Both are particularly interesting given that the cognitive impairment effects are seen at CO2 levels similar to the projected no-action-taken general atmospheric levels of CO2 by 2100.

Actual study here:

Associations of Cognitive Function Scores with Carbon Dioxide, Ventilation, and Volatile Organic Compound Exposures in Office Workers: A Controlled Exposure Study of Green and Conventional Office Environments
Joseph G. Allen, Piers MacNaughton, Usha Satish, Suresh Santanam, Jose Vallarino, and John D. Spengler

Article about that study here:

Exclusive: Elevated CO2 Levels Directly Affect Human Cognition, New Harvard Study Shows
Joe Romm

So the applications are obvious, of course. If you need people to be a bit more stupid than usual, and to handle crises badly, pump up the CO2 and/or VOCs. They’re both pretty invisible to the nose. But the CO2 – that’s really the handy part, because you don’t even need a generator. The levels already present are meaningful, and all you have to do is block the air-exchanger intakes to make them much worse.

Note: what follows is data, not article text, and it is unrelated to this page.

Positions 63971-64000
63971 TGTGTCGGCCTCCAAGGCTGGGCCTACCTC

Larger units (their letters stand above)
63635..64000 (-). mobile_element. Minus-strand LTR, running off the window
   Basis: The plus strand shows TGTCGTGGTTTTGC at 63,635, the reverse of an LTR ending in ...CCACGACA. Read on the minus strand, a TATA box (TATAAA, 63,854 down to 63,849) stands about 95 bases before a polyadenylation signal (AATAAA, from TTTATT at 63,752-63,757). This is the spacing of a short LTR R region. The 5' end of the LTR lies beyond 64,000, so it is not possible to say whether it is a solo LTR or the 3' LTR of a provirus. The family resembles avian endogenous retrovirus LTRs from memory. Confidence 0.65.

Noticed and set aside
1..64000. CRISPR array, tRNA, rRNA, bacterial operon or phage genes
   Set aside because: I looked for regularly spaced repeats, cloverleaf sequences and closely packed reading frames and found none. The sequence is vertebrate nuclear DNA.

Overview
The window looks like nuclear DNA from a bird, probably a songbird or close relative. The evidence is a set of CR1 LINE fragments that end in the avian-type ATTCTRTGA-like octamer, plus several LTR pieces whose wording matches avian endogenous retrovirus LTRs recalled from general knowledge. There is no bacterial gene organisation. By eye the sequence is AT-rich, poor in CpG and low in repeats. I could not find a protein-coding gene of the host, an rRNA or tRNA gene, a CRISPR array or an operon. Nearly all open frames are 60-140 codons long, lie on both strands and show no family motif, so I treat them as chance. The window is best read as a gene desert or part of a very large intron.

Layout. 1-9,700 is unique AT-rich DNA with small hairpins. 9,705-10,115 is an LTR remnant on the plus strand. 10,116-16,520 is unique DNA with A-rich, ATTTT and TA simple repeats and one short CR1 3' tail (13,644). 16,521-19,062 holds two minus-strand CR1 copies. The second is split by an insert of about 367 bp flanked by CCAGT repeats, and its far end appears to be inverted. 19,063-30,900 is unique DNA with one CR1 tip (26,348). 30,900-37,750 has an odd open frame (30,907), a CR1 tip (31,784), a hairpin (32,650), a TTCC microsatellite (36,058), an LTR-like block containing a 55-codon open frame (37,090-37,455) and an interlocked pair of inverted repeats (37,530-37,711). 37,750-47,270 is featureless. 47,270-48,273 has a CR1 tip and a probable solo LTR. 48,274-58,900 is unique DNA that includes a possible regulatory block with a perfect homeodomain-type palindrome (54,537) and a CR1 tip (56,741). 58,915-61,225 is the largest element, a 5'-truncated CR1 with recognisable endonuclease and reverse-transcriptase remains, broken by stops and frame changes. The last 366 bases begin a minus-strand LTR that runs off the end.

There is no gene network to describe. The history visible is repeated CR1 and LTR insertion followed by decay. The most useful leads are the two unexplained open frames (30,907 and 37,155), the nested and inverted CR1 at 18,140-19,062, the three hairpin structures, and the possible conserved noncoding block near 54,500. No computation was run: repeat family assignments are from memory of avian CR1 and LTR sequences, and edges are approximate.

The best part is, it only takes minutes to take effect! Sleeping and paralysis gasses should be so efficient.

But there are obvious concerns for your own lair, as well. NASA has already changed space station scrubbing levels for CO2. Should you be doing the same for your lair? Clearly, it’s something to consider. Evil is one thing – but stupidity? I think we can all agree – that’s unacceptable.

If you’re looking for the Grammy Awards Long List nominees, thank you for listening, and for your consideration.

wifi progress, and a new show

Short notice show! I’m playing with Leannan Sidhe at Shoreline Community College’s Black Box Theatre on November 6th. It’s part of the Express Yourself Showcase. I don’t know what the rules are for audience admission – as in, whether it’s students and faculty ID required – but if you’re around, come watch the fun! There are lots of groups performing.

We’ve made some progress on the Lair’s wifi situation, particularly on the lowest level. We’ve gone from really quite a mess to something a lot more reasonable. To wit, enjoy some signal-to-noise ratio maps:

Minionland and Chudville had Really Bad Wifi

Minionland and Chudville have Much Better Wifi